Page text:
Ethics Statement

The studies involving human participants were reviewed and approved by University of California Irvine Institutional Review Board. The patients/participants provided their written informed consent to participate in this study.

Author Contributions

JR: study design, lead investigator of IRB, data collection and overseeing all data collection and signal processing, and paper writing. HM and NP: data collection. E-FC and SC: data analysis and writing. MK: data analysis, writing, and providing sensors. All authors contributed to the article and approved the submitted version.


This research was funded in part by the National Science Foundation Grant No. 2036639 awarded to Vena Vitals through a subaward to UC Irvine (PI Rinehart). Development of the CAP sensors in the Khine Lab was funded in part by Alzheimer's Association Foundation (2019-AARGD-NTF-644466).

Conflict of Interest

MK has financial interests in Vena Vitals as the scientific co-founder of the company and as such, owns equity in Vena Vitals, which is in addition to her salary from the University of California, Irvine. The nature of this financial interest and the design of the study have been reviewed by the UCI Conflict of Interest Oversight Committee (COIOC). The COIOC has determined that the researcher's financial interests are appropriately managed to avoid compromising the quality or reliability of the study and furthermore, the UCI Institutional Review Board has determined that appropriate safeguards are in place to avoid adversely affecting your safety and welfare.

The remaining authors declare that the research was conducted in the absence of any commercial or financial relationships that could be construed as a potential conflict of interest.

Supplementary Material

The Supplementary Material for this article can be found online at:

Supplementary Figure 1. Hemodynamic waveform captured from (A) radial artery and (B) dorsalis pedis. The black dotted line represents the mean arterial pressure of each wave.

Supplementary Figure 2. BP measured by A-Line and the CAP sensor from valid 60-s segments using the proposed calibration method. (A) A linear fit slope of 1.0785 and R2 of 0.329 were derived from 14,645 DBP in blue circles. The black solid line across the blue circle is the best linear fit line. (B) A linear fit slope of 0.9774 and R2 of 0.685 were derived from 14,674 SBP in red circles. The black solid line across the red circle is the best linear fit line.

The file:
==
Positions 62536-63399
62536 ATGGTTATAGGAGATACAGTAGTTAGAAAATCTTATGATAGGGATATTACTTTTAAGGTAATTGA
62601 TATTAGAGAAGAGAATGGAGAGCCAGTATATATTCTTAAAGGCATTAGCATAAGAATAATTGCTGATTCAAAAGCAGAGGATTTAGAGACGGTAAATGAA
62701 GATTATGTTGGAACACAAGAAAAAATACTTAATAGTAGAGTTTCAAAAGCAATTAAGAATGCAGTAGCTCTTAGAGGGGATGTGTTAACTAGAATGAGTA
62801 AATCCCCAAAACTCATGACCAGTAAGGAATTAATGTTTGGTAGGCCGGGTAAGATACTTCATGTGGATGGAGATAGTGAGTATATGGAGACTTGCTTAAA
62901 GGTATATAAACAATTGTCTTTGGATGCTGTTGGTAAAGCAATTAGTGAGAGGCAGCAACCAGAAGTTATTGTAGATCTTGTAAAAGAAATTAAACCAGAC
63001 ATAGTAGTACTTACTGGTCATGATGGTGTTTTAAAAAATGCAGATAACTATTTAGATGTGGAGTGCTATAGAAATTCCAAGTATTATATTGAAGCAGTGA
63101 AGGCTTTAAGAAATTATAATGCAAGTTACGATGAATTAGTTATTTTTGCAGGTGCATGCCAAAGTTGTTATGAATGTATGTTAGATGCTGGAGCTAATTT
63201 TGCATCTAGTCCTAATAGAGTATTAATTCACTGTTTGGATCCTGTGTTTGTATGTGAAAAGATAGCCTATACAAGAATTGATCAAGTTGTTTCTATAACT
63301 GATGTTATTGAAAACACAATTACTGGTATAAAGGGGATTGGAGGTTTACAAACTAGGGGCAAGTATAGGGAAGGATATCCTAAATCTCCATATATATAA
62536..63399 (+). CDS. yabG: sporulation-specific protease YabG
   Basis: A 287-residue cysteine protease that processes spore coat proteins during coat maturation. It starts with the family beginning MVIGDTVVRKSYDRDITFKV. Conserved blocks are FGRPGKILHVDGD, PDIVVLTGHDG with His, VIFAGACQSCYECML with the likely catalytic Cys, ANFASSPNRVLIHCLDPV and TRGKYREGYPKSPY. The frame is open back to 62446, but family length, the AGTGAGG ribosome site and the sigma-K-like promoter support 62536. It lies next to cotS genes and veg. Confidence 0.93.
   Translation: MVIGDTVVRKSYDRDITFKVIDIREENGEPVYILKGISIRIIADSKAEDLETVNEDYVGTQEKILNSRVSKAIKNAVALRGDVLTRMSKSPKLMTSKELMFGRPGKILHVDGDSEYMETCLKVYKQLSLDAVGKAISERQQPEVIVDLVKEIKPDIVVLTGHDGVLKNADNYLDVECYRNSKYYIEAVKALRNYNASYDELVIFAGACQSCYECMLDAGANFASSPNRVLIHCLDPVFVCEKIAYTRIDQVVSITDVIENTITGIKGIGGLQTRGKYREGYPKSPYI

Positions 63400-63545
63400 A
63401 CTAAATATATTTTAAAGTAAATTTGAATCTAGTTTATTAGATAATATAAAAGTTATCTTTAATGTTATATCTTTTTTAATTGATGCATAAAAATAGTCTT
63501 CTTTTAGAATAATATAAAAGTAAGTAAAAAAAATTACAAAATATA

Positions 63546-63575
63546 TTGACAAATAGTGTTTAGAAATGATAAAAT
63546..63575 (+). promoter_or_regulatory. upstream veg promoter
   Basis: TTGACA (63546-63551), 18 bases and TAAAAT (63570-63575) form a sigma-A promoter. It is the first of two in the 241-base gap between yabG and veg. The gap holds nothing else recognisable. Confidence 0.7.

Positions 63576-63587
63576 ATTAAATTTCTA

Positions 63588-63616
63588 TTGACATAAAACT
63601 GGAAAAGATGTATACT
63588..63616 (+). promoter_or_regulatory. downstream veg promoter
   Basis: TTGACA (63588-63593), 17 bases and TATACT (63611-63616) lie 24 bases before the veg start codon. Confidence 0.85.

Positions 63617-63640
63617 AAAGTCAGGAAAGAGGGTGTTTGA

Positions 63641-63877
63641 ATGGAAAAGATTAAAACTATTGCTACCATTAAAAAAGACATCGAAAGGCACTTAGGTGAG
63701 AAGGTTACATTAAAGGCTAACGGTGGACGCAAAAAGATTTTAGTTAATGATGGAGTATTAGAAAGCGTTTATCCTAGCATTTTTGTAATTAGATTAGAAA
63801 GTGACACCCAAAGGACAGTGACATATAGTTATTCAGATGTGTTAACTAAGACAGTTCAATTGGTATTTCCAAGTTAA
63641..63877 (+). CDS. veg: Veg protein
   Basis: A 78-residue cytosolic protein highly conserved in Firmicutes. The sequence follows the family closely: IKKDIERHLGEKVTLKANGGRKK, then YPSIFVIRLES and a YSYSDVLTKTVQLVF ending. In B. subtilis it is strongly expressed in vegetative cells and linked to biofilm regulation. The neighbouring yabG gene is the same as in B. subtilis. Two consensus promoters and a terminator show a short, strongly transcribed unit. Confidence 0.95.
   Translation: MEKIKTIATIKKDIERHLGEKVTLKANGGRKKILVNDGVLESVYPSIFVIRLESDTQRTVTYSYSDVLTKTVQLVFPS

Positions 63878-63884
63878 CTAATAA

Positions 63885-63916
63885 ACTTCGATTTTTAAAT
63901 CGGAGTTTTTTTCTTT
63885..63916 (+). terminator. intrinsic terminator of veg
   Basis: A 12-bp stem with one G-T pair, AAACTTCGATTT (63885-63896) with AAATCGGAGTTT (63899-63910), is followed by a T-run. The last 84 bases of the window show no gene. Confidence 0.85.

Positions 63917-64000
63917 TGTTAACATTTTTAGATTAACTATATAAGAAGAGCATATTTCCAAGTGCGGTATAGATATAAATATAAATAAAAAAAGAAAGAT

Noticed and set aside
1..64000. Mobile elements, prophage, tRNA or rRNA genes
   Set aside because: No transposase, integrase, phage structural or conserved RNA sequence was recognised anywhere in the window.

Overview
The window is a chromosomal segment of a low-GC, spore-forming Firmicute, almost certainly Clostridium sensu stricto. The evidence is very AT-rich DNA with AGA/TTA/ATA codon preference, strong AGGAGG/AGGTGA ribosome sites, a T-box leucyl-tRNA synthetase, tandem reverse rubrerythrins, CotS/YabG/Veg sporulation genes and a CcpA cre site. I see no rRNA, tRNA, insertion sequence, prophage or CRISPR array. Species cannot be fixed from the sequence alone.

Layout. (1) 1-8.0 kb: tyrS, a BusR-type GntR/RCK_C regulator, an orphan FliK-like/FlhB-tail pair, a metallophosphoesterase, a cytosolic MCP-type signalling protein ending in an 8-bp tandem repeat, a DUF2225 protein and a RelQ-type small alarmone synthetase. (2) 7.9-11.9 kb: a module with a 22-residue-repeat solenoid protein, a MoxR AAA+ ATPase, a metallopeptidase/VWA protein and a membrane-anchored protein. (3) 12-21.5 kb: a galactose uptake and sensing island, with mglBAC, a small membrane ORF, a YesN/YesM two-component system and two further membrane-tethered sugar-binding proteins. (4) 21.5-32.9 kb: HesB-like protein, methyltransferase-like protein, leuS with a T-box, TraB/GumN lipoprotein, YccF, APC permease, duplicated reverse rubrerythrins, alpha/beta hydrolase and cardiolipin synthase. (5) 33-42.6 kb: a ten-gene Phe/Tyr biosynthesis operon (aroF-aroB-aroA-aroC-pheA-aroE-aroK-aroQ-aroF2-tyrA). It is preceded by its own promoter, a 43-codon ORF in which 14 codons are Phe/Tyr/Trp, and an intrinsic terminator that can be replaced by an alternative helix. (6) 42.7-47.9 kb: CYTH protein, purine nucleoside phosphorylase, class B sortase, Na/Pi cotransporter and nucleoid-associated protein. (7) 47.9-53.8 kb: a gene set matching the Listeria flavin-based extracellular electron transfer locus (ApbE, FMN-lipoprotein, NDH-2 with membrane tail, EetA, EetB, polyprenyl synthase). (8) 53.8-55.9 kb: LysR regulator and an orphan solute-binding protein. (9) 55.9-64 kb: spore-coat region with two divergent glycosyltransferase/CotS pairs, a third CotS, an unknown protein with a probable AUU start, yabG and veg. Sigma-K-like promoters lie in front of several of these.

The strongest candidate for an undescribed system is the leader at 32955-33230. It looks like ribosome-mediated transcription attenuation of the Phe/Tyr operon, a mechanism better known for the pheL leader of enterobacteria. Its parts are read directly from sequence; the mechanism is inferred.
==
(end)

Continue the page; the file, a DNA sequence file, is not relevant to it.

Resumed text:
Supplementary Figure 3. Bland-Altman plot using (A) 14,645 diastolic and (B) 14,674 systolic BP showing level of agreement from valid 60-s segments obtained by A-Line and the CAP sensor. The horizontal black solid, dashed, and dotted lines represent the mean bias, limits of agreement, and the zero line, respectively. The red error bars on the black dashed limits of agreement lines are the 95% confidence intervals of the upper and lower limits.


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Keywords: continuous non-invasive blood pressure monitoring, capacitive sensors, applanation tonometry, intraoperative, arterial pressure waveform

Citation: Chou E-F, Cheung SYC, Maxwell HC, Pham N, Khine M and Rinehart J (2021) Clinical Validation of a Soft Wireless Continuous Blood Pressure Sensor During Surgery. Front. Digit. Health 3:696606. doi: 10.3389/fdgth.2021.696606

Received: 17 April 2021; Accepted: 25 June 2021;
Published: 22 July 2021.

Edited by:

Nicholas Syn, National University of Singapore, Singapore

Reviewed by:

Francesca Battista, University of Padua, Italy
Richard Berry, University of Florida, United States
Lars Øivind Høiseth, Oslo University Hospital, Norway

Copyright © 2021 Chou, Cheung, Maxwell, Pham, Khine and Rinehart. This is an open-access article distributed under the terms of the Creative Commons Attribution License (CC BY). The use, distribution or reproduction in other forums is permitted, provided the original author(s) and the copyright owner(s) are credited and that the original publication in this journal is cited, in accordance with accepted academic practice. No use, distribution or reproduction is permitted which does not comply with these terms.

*Correspondence: Joseph Rinehart,